Changes in ectomycorrhizal community structure on two containerized oak hosts across an experimental hydrologic gradient

J. Cavender-Bares, A. Izzo, R. Robinson, C. E. Lovelock

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48 Scopus citations


Shifts in ectomycorrhizal (ECM) community structure were examined across an experimental hydrologic gradient on containerized seedlings of two oak species, Quercus montana and Quercus palustris, inoculated from a homogenate of roots from mature oak trees. At the end of one growing season, seedlings were harvested, roots were sorted by morphotype, and proportional colonization of each type was determined. DNA was subsequently extracted from individual root tips for polymerase chain reaction, restriction fragment length polymorphism, and rDNA sequencing of the ITS1/5.8S/ITS2 region to determine identities of fungal morphotypes. Twelve distinct molecular types were identified. Analysis of similarity showed that ECM fungal assemblages shifted significantly in composition across the soil moisture gradient. Taxa within the genus Tuber and the family Thelephoraceae were largely responsible for the changes in fungal assemblages. There were also significant differences in ECM community assemblages between the two oak host species. These results demonstrate that the structure of ECM fungal communities depends on both the abiotic and biotic environments and can shift with changes in soil moisture as well as host plant, even within the same genus.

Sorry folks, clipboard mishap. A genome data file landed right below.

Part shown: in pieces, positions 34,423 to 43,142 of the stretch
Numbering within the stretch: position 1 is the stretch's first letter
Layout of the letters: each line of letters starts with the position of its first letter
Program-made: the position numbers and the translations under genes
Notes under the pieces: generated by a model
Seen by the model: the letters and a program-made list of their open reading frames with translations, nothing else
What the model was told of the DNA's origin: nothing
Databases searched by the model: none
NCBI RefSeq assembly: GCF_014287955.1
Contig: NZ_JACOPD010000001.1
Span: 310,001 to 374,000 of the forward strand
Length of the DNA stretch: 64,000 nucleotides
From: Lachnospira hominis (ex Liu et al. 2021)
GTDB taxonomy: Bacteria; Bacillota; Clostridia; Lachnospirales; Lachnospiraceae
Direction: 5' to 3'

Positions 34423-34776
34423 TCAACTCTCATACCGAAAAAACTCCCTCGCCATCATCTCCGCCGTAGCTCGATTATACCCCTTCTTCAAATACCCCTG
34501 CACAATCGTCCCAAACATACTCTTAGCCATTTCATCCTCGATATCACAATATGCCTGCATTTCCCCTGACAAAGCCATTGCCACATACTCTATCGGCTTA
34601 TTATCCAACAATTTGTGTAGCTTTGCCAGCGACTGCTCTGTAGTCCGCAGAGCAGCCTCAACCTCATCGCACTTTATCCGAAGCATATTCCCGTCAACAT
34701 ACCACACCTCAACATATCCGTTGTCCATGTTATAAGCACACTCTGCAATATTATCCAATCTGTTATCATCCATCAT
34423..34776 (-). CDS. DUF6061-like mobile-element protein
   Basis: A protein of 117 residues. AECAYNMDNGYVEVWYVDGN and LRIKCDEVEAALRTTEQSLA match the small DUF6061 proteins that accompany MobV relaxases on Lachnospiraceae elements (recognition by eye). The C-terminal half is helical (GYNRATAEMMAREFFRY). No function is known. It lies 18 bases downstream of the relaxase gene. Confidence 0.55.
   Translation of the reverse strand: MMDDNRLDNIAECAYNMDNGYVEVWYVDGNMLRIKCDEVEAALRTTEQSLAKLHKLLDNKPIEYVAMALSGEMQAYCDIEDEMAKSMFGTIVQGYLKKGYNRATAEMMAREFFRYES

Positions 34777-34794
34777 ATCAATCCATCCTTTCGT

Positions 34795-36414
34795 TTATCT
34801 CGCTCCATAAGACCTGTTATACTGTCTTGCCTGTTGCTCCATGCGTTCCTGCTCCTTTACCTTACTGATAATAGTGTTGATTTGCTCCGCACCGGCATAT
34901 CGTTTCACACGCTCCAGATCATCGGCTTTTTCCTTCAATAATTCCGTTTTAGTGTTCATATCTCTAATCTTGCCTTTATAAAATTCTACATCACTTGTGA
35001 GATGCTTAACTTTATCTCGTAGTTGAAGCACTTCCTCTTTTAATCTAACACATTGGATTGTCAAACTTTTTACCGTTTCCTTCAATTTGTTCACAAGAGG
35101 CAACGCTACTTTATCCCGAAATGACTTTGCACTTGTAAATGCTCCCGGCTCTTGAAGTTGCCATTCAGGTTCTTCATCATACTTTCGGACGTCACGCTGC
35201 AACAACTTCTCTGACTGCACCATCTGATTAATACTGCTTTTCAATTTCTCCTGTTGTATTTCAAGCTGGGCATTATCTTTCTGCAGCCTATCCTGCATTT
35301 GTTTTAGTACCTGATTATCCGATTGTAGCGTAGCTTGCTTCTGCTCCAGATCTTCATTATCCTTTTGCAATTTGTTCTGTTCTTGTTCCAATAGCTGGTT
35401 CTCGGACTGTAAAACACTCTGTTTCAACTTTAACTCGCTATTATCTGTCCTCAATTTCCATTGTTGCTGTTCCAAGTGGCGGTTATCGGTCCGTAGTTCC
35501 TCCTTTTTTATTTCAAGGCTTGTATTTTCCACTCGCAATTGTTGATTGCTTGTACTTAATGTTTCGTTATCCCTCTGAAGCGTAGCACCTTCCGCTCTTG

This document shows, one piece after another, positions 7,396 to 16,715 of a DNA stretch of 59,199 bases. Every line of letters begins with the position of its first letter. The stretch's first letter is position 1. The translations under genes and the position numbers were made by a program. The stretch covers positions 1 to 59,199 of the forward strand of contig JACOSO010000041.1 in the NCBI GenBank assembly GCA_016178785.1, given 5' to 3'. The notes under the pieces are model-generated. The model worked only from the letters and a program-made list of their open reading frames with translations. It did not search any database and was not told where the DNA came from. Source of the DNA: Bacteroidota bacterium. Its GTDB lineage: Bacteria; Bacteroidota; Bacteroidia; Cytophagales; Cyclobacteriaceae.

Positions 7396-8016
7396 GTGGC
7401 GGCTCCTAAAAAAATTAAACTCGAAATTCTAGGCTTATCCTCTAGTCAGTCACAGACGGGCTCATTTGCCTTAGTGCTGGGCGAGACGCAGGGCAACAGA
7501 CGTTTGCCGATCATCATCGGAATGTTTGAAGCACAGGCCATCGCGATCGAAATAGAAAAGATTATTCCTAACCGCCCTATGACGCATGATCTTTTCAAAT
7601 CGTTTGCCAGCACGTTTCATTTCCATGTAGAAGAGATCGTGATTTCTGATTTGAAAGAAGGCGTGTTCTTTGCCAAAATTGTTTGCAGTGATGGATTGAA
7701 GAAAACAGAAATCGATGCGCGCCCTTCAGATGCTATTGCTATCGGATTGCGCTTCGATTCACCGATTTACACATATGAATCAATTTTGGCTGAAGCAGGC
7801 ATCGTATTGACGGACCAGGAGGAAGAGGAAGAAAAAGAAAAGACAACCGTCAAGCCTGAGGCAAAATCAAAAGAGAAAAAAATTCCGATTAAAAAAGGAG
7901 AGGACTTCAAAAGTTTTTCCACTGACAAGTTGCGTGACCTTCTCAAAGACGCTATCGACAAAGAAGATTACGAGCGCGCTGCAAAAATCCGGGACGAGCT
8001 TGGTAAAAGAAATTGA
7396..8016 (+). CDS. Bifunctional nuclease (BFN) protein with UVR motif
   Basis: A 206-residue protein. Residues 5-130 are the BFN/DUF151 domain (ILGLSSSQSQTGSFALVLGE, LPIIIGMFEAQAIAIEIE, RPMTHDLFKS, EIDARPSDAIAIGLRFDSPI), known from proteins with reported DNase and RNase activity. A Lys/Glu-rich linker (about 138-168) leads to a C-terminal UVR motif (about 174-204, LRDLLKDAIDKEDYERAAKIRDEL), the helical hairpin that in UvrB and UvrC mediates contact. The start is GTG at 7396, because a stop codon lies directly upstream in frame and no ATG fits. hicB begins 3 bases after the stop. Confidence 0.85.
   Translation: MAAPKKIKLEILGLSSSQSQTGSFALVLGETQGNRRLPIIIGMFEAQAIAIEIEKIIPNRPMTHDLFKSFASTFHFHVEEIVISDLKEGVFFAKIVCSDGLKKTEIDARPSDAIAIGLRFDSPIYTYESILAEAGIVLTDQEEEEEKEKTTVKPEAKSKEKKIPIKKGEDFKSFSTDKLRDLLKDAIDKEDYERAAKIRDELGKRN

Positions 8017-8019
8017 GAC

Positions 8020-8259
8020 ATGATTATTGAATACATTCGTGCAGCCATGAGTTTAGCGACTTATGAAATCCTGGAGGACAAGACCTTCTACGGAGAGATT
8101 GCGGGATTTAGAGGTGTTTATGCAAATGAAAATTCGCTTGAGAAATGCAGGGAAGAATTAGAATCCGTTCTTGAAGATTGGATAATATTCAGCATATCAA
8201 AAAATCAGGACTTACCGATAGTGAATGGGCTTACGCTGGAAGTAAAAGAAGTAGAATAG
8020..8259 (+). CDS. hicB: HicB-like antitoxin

Original languageEnglish (US)
Pages (from-to)133-142
Number of pages10
Issue number3
StatePublished - Mar 2009

Bibliographical note

Funding Information:
Acknowledgements We thank Joe Morton at the University of West Virginia for providing assistance with the morphotyping and digital image collection and Thomas Bruns at the University of California Berkeley for the use of his laboratory for the molecular work. Funding was providing by a Smithsonian Institution fellowship to J. Cavender-Bares, by the University of Minnesota, and by an NSF REU grant to SERC that supported R. Robinson’s summer internship. We thank Sara Branco, Ian Dickie, and two anonymous reviewers for the comments that significantly improved the manuscript. We also thank Nicole Cavender and Kari Koehler for other assistance.


  • Community assembly
  • Ectomycorrhizae
  • ITS region
  • Molecular typing
  • Q. palustris
  • Quercus montana
  • Soil moisture gradient


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